Document - Conspiracy of terror: Political killings and "disappearances" in the 1990s - Amnesty International briefing

Briefing for Political killings campaign, 1993

TITLE: CONSPIRACY OF TERROR, political killings and "disappearances in the 1990s

AI Index: ACT 33/35/93

Page 1


A scene from the war in Bosnia-Herzegovina. Women watch the corpses of their husbands unloaded. Tens of thousands of civilians have been deliberately and arbitrarily killed by regular and irregular forces and thousands have "disappeared" in the regions of former Yugoslavia where armed conflict has raged since June 1991. All parties to the conflict have committed abuses.


Millions of men, women and children have been slaughtered or "disappeared" since the 1960s. They were not the victims of wars between nations. They were the victims of deliberate government policies of repression, singled out because of their political views, their ethnic origin, because of where they lived, or simply because they were poor. Their killings or "disappearances" were ordered or condoned by state officials, the very people entrusted to protect them.

When Amnesty International last launched a major campaign against political killings and "disappearances" 10 years ago, the world was haunted by some of the worst human rights violations ever recorded. Half a million civilians were butchered in Indonesia during an "anti-communist" drive; General (to become President) Suharto, who masterminded the slaughter, remains in power to this day. Hundreds of thousands of people were massacred in Amin's Uganda. At least 300,000 were murdered in the "killing fields" of Pol Pot's so-called Democratic Kampuchea (Cambodia). Tens of thousands of civilians were killed during Ethiopia's "Red Terror". Over 9,000 people "disappeared" under Argentina's military juntas in the late 1970s.

Mass political killings and "disappearances" did not stop in the 1980s. Hundreds of thousands of people were killed by the Iraqi security forces in the 1980s; tens of thousands "disappeared" in Sri Lanka. Thousands of indigenous peasants were summarily executed as civil conflict ravaged Guatemala in the early 1980s. Thousands were killed in Burundi.

At the end of the 1980s dramatic political change swept across continents. Democratically elected governments replaced military juntas and totalitarian regimes.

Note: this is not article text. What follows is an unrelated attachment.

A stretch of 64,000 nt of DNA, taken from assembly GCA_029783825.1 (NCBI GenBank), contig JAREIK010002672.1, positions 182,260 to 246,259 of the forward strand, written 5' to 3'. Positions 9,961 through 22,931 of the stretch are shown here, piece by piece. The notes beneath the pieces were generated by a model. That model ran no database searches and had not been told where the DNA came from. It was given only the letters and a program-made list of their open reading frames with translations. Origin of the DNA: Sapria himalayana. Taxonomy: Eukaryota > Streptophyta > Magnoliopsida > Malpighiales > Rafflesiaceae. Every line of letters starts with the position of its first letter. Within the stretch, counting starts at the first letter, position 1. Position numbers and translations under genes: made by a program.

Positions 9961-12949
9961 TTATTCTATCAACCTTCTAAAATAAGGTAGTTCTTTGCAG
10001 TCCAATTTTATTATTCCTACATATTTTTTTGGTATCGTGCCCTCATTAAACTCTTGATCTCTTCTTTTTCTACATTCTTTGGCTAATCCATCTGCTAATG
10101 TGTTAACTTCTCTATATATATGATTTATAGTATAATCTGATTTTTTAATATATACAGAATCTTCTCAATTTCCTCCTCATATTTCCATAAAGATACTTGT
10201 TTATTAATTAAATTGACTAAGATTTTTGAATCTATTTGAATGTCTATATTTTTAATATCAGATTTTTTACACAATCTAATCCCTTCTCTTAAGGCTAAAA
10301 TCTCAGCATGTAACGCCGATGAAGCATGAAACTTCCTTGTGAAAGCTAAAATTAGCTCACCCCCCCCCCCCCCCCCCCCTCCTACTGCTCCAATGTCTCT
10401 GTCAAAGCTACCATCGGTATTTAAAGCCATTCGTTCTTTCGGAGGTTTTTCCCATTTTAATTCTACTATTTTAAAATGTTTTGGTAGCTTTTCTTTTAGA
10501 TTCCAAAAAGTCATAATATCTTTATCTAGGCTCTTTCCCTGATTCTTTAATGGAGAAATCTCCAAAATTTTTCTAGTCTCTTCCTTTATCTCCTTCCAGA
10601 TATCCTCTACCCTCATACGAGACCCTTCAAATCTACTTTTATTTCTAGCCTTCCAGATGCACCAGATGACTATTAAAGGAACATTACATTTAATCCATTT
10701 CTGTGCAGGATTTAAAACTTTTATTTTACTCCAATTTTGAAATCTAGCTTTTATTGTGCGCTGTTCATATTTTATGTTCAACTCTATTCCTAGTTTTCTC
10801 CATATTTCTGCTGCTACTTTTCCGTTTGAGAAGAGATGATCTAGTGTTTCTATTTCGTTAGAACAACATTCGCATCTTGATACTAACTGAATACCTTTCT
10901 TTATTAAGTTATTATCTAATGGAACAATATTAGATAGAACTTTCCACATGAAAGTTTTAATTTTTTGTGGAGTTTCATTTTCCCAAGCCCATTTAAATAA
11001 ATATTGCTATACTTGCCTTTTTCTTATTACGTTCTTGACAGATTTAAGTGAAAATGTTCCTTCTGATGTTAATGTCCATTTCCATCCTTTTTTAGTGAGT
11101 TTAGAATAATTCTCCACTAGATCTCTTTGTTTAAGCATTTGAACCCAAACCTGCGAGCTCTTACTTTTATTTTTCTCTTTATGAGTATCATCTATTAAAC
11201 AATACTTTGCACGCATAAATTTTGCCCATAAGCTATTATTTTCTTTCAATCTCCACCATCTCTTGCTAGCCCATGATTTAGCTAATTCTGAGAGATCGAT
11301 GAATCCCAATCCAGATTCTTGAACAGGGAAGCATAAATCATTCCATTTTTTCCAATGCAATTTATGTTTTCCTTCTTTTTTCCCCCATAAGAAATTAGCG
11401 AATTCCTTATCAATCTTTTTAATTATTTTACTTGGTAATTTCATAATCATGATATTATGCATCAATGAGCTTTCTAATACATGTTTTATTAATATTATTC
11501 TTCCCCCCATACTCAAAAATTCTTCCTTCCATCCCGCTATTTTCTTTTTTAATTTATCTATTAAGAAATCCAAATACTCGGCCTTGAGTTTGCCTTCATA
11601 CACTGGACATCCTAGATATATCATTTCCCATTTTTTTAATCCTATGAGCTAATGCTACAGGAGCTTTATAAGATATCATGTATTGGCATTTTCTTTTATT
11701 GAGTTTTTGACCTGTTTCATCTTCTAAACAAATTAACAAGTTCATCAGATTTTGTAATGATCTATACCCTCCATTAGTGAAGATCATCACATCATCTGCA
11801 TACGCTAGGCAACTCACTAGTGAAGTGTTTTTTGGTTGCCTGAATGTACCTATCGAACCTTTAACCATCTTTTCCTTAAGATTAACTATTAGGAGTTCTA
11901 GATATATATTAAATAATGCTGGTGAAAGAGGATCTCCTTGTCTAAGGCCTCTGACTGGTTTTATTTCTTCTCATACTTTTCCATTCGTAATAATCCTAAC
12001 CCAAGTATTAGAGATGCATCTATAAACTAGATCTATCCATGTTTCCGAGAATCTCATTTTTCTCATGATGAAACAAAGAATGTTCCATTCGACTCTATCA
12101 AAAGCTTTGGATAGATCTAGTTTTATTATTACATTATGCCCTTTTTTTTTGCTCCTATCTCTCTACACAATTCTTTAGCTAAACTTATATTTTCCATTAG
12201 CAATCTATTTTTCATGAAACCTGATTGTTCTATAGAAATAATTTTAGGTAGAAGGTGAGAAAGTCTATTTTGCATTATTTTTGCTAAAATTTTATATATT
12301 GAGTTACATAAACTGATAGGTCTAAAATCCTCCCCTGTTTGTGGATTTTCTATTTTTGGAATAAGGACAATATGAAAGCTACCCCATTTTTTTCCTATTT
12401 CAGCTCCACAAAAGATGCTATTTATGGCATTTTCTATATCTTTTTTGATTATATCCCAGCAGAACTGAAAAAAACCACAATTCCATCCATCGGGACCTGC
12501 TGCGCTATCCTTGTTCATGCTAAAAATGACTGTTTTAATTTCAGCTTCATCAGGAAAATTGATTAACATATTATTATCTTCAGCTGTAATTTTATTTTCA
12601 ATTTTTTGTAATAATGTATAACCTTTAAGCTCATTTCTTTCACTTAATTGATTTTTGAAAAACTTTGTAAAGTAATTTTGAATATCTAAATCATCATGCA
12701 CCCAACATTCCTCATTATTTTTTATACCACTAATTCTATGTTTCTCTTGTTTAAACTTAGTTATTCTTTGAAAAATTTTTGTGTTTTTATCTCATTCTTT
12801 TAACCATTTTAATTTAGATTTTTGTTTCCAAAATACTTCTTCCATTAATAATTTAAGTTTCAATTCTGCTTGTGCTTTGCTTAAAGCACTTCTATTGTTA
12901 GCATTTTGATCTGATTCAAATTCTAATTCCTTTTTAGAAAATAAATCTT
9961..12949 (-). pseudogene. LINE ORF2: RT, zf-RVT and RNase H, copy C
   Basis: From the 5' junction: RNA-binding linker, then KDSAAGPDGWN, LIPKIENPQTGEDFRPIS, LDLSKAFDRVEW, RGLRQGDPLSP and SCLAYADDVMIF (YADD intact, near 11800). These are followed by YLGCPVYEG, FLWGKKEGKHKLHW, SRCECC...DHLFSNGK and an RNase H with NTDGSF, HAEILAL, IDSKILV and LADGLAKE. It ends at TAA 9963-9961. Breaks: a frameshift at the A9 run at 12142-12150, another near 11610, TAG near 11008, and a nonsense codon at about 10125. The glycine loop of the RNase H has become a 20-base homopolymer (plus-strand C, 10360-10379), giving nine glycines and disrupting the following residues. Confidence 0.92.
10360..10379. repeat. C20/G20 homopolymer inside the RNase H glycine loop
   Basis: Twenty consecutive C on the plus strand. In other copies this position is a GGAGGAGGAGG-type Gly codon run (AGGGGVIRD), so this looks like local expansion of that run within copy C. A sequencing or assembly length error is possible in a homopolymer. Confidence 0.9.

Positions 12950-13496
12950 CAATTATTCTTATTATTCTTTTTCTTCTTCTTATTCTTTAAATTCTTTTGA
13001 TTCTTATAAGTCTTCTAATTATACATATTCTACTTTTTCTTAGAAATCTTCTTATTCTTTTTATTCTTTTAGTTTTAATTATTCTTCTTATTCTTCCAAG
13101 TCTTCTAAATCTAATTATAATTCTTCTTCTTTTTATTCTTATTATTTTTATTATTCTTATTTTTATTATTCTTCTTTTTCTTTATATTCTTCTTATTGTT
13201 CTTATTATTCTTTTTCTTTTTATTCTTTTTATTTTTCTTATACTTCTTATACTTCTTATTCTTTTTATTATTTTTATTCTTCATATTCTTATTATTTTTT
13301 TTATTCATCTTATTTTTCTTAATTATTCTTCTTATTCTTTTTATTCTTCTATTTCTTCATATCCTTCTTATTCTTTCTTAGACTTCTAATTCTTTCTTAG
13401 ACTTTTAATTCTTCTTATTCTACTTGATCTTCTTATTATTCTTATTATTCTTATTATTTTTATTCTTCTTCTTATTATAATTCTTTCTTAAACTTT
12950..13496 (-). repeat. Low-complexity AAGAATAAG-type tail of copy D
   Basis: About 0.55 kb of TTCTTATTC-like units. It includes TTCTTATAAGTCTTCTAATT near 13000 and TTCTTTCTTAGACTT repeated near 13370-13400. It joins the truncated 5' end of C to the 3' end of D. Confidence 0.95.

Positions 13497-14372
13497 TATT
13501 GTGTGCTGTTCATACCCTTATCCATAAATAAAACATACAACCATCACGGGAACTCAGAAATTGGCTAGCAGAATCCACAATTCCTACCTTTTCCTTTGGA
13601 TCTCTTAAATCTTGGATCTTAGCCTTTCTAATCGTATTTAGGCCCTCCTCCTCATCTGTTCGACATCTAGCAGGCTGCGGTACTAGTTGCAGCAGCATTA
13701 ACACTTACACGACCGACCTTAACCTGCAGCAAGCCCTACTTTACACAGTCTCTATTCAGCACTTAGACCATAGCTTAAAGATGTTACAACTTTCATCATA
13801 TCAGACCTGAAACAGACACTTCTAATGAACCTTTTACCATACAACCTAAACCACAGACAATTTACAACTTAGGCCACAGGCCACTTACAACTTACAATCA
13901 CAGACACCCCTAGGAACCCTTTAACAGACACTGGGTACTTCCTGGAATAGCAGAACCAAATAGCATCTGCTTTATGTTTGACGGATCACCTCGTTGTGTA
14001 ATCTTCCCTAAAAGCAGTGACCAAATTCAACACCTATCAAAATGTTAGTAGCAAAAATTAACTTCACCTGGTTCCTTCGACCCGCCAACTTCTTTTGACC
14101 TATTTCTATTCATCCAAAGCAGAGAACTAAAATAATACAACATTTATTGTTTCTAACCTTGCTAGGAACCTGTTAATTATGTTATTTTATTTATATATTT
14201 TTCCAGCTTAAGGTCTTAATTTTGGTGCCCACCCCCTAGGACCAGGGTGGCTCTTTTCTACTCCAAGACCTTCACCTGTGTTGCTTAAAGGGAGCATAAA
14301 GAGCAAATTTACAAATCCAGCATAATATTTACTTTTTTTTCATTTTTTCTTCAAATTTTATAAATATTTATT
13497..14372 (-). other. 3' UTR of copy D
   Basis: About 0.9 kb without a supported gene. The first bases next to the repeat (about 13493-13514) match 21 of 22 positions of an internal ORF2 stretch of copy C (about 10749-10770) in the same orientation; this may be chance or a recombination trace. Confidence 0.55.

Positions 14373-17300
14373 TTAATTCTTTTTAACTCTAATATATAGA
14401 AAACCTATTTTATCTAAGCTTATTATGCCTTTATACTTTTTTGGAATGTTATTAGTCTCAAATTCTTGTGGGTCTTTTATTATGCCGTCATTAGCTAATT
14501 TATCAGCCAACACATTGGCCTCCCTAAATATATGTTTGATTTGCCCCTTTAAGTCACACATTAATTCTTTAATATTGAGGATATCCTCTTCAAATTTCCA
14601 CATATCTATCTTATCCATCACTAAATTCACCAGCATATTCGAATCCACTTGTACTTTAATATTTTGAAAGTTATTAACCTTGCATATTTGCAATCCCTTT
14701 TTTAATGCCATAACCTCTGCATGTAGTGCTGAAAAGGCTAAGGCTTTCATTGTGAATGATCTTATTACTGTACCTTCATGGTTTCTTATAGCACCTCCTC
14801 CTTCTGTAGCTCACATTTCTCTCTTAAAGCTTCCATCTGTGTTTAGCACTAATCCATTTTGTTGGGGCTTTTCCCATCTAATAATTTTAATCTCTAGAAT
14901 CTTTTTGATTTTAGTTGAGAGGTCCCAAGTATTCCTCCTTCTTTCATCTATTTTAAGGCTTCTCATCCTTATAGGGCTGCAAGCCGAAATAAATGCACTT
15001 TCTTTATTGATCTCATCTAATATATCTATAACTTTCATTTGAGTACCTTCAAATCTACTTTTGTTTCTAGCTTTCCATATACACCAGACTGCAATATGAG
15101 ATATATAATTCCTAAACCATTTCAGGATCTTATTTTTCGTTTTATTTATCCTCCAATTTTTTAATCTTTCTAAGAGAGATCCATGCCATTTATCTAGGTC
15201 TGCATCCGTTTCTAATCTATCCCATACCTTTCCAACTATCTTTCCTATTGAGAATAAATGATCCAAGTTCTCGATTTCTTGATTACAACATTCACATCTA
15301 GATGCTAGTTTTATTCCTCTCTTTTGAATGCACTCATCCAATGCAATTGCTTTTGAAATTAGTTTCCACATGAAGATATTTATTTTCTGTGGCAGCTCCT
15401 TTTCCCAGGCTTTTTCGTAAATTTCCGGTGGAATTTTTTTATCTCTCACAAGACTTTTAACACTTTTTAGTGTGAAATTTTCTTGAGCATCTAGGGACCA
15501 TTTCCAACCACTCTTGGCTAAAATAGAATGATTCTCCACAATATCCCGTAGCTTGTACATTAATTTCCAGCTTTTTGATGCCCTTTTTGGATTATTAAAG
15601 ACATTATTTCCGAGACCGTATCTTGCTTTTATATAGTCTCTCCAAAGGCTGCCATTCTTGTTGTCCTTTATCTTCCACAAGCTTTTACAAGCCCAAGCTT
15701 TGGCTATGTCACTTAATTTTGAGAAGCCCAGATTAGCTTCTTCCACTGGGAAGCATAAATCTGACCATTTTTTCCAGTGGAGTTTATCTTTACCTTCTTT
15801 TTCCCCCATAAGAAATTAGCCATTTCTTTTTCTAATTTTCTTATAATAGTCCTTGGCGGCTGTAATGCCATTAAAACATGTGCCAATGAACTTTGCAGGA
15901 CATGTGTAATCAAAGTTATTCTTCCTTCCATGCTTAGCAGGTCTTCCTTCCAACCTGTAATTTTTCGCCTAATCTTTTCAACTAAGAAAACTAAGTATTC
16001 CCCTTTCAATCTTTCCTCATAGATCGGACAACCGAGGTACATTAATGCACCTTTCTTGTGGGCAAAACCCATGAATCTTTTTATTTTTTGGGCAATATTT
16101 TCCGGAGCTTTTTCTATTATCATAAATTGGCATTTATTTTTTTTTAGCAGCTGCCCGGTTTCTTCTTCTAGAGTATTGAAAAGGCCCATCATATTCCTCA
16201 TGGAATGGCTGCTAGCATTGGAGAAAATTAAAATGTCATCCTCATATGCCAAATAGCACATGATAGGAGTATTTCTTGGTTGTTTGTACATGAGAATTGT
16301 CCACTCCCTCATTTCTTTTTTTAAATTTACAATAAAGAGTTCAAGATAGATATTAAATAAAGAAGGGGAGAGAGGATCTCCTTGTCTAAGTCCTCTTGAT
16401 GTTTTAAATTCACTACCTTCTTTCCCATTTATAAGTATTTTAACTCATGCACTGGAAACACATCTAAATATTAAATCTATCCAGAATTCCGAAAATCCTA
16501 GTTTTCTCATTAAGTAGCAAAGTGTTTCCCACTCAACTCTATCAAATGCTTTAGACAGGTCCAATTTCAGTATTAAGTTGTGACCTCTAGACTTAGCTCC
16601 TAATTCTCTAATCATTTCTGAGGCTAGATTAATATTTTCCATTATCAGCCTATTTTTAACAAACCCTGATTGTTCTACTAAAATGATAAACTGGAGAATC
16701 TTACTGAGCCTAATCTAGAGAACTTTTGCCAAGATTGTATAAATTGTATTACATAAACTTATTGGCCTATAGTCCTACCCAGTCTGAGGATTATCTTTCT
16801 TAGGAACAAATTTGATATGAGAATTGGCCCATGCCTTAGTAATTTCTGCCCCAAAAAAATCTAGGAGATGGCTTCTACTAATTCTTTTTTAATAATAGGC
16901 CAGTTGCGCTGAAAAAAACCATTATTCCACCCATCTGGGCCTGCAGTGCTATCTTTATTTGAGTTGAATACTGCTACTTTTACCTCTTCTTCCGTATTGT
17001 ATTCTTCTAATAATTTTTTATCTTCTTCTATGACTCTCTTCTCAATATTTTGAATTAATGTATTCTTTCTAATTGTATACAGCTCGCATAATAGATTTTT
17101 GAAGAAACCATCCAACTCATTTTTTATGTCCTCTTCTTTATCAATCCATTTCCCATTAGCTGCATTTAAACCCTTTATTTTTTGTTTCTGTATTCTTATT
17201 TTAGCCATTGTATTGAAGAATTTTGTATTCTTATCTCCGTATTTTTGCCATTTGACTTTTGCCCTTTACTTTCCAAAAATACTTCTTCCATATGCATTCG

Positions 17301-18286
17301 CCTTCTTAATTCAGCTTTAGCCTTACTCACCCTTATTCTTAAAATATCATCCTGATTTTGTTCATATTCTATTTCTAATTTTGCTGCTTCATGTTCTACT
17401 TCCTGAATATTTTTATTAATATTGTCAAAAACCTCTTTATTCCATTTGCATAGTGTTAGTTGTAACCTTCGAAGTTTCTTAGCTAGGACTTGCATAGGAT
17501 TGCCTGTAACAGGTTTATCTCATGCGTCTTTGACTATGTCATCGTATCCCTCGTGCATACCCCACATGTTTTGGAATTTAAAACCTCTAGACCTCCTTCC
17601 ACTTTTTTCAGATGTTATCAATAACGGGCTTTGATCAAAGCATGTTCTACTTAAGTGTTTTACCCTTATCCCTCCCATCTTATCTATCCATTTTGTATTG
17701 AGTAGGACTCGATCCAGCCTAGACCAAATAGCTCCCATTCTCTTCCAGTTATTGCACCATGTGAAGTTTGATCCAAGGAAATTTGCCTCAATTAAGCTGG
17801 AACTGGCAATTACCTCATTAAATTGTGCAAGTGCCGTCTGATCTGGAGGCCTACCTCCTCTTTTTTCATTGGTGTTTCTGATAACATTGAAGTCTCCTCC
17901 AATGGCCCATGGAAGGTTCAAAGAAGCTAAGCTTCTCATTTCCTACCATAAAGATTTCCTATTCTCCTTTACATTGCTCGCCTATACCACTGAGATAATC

In the excitement of all this change, a "new world order" was announced, promising an era in which governments would be accountable to their people, abide by the law, and protect and promote human rights.

These turned out to be false promises. Tens of thousands of people are still murdered every year or made to "disappear" without trace by government agents.

In Tadzhikistan, a human rights tragedy that largely escaped international attention left 20,000 dead in the civil war which began in 1992. Government forces and paramilitary were responsible for hundreds of political killings and "disappearances". In Sudan, gripped by a bitter civil war since 1983, government forces have been responsible for tens of thousands of political killings and "disappearances". Despite the advent of peace in El Salvador, "death squads" still dump their victims' mutilated bodies on city streets. In Turkey, the security forces have been implicated in the killings of hundreds of people, despite government promises of human rights reforms.

In South Africa, horrific levels of bloodshed have accompanied the political reform process aiming to end the era of apartheid. Since 1990, when political negotiations began, over 10,000 South Africans have been murdered in circumstances involving the security forces or, more often, by armed groups acting with tacit official support.

In Rwanda, more than 3,000 people were massacred by government forces, civilian groups and rebels between late 1990 and early 1993, during armed conflict in the north of the country.

The trend has not been universally for the worse. Some governments have improved their human rights records. New governments have made genuine efforts to end long-established patterns of violations. Human rights have never had a higher profile internationally.